Landscapes of opportunity: patterns of young people’s engagement with the rural economy in sub-Saharan Africa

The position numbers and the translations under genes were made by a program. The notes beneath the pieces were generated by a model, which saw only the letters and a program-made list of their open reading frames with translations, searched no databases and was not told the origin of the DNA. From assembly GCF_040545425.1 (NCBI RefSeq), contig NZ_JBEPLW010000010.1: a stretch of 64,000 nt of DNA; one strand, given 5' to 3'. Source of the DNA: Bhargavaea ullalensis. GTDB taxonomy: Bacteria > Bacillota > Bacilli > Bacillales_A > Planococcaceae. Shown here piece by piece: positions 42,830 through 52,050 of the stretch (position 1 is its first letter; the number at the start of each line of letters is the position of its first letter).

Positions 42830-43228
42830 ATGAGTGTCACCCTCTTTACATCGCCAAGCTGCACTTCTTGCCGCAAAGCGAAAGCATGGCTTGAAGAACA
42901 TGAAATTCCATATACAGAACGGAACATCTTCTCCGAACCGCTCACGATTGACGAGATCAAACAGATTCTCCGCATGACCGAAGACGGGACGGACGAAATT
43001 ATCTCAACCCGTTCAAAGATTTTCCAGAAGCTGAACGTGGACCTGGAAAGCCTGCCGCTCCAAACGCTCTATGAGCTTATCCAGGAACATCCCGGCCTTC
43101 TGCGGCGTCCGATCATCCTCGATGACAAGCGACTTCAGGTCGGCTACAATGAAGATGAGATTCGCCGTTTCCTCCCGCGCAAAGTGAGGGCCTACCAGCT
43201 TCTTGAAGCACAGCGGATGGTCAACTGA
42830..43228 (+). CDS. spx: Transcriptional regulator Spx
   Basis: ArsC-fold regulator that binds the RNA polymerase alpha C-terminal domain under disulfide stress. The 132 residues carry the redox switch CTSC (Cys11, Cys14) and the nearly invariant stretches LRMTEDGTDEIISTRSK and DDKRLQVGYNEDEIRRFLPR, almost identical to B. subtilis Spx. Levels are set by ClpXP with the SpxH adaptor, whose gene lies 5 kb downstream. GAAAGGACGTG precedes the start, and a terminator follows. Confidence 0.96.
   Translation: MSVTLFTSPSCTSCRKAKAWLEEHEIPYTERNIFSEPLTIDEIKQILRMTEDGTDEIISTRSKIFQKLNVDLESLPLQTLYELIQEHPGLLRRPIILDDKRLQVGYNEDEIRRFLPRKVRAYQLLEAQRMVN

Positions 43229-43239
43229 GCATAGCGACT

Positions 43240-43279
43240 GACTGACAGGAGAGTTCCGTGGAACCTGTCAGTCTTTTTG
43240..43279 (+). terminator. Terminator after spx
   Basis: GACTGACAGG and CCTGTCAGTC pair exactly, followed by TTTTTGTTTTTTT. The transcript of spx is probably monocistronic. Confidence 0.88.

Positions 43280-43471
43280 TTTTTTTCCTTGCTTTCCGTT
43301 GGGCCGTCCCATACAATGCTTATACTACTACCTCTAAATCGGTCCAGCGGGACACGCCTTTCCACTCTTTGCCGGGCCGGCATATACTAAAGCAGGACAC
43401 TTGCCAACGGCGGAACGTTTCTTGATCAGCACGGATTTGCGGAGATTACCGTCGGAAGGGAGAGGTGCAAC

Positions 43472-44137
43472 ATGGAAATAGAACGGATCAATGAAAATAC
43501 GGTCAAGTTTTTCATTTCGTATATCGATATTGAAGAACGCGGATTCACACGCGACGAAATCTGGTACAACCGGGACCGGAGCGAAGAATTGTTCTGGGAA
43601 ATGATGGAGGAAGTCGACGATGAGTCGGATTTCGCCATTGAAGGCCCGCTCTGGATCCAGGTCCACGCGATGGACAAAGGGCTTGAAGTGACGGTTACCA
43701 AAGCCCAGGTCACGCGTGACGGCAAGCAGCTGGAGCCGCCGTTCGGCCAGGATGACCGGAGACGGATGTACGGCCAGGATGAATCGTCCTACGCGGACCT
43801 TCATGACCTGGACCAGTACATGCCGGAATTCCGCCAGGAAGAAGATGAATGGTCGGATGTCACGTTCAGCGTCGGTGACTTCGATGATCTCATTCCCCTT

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While much has been said in recent years about the importance of engaging rural youth in sub-Saharan Africa's development, the factual data about how African youth currently engage in rural economies remain sparse. We use recent nationally representative household survey data from six countries to describe the patterns of such engagement. We find that young people participate in agriculture at similar rates to older people. However, participation in non-farm wage employment and business activity changes with age, peaking in the 30s. The likelihood of reporting no activity is greatest for people in their 20s. In more remote places, people leave school earlier and are less likely to engage in the non-farm sector, compared with people in more accessible places. We also find evidence that the non-farm economy is more diversified in relatively more accessible places, offering a larger set of options for economic engagement. We show that 'landscapes of opportunity' , defined by economic remoteness and agricultural potential, are an important way of assessing the choices available to young rural people. A key conclusion is that efforts to develop a 'youth lens' for rural development should not abandon the mainstays of rural investment strategies such as infrastructure, education, and agricultural R&D.
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